- Inevitable tension and arguments that may arise from constantly living in close quarters with your parents (parents still treating you like a child, your schedules, habits, and routines clashing, etc.)
- Fewer opportunities to learn crucial life lessons and develop a sense of self-reliance and autonomy
Advantages of Living Alone
Those who are thinking of moving out and living alone should also weigh the following pros and cons before taking this next big step.
- Privacy and personal space are guaranteed
- Lots of opportunities for personal development and growth (learning crucial life skills, how to solve issues on your own, how to build confidence and self-reliance)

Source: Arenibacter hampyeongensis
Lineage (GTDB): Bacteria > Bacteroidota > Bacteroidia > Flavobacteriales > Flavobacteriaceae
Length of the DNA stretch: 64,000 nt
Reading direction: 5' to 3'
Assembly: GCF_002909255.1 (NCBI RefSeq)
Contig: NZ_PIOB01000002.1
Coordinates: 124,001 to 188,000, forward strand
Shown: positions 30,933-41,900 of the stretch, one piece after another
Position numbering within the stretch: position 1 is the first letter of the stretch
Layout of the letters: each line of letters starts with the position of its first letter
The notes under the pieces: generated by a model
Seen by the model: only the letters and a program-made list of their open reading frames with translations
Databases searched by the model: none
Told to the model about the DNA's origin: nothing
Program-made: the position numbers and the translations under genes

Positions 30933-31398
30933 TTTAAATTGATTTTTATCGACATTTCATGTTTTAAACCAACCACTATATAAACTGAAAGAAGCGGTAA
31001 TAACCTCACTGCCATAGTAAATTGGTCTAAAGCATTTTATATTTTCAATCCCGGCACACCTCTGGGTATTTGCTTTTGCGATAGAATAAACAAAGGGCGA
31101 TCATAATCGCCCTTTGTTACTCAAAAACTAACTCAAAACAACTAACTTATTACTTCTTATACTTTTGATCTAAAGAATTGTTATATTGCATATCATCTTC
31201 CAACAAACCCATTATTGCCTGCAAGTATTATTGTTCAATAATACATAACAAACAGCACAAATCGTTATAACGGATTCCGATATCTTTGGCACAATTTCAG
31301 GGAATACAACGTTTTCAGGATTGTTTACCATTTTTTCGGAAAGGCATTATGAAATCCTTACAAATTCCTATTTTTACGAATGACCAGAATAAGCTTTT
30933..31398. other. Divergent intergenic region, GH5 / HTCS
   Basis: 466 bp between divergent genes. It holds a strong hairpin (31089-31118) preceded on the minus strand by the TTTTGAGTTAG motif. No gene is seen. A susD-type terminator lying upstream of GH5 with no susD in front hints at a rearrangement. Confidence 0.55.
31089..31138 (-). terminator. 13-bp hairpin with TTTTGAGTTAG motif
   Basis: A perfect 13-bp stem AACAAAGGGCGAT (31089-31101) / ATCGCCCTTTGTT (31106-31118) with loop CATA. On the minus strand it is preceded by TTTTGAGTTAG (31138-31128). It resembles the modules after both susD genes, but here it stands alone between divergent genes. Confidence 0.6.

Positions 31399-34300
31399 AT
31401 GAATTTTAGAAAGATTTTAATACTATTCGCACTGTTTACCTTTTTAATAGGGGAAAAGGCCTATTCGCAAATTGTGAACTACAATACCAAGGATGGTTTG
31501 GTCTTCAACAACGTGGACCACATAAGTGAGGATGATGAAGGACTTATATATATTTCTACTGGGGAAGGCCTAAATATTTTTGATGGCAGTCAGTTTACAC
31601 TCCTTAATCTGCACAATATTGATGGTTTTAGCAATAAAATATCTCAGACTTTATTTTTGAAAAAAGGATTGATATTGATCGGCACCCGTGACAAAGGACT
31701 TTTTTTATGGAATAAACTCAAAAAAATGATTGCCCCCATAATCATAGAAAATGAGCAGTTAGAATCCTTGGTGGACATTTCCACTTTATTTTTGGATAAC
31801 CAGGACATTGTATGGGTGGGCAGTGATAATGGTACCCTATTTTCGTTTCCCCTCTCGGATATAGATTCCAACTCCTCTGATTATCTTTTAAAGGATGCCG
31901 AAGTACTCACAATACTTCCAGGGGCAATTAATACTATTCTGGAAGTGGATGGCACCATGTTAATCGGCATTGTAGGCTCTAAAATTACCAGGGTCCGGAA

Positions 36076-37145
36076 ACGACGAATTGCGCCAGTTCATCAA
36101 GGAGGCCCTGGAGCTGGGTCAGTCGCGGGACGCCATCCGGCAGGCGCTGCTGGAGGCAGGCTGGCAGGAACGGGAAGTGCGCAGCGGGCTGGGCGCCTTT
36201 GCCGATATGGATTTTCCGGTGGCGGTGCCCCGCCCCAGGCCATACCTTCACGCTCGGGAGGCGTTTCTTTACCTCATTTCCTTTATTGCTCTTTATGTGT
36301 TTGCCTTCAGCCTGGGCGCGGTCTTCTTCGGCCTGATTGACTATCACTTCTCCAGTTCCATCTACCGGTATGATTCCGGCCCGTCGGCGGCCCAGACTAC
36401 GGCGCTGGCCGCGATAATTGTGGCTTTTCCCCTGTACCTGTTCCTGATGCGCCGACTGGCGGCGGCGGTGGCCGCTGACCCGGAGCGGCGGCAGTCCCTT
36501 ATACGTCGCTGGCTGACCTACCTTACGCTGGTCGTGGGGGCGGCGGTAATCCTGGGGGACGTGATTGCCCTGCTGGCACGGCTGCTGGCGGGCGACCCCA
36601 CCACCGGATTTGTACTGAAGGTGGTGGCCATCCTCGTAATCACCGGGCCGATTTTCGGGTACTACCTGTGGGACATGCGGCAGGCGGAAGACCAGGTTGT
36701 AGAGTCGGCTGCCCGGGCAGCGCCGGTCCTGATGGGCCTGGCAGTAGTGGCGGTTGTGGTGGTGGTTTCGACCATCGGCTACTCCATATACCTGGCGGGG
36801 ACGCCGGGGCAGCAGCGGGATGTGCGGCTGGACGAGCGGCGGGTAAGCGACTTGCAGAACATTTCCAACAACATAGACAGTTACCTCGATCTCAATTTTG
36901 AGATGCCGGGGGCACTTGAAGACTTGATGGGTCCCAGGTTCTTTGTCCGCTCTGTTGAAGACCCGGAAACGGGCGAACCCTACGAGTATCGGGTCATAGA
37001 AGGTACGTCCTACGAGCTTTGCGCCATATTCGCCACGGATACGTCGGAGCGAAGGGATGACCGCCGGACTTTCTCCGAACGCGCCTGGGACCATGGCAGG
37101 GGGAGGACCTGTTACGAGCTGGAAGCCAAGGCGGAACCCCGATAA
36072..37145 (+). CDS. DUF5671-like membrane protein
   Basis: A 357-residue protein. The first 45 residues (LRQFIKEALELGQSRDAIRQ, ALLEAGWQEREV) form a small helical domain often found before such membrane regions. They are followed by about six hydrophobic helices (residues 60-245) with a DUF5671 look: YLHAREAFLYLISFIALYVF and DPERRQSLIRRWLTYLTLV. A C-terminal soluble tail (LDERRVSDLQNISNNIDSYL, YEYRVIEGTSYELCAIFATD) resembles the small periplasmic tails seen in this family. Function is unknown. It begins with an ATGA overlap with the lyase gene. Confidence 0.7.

- Cleanliness on your terms
- Visitors when and how often do you want
- Being able to decorate and arrange furniture to your specific needs and tastes
- May improve your relationship with your family because there are fewer opportunities for friction and tension if you’re not constantly in the same space as them
- May feel lonely, anxious, and bored, especially for those living alone for the first time
- Household chores, maintenance, and upkeep of the property are solely your responsibility
- Financially taxing – you have to pay rent, bills, repairs, etc.
- Support systems may not be as easily accessible, especially if you decide to or have to live a good distance away from your family
Living Alone for the First Time
Choosing to live alone can be a confusing, anxiety-filled, and nerve-wracking experience but you can minimize the stress of moving out of your parents’ home by considering all the factors and being prepared and organized.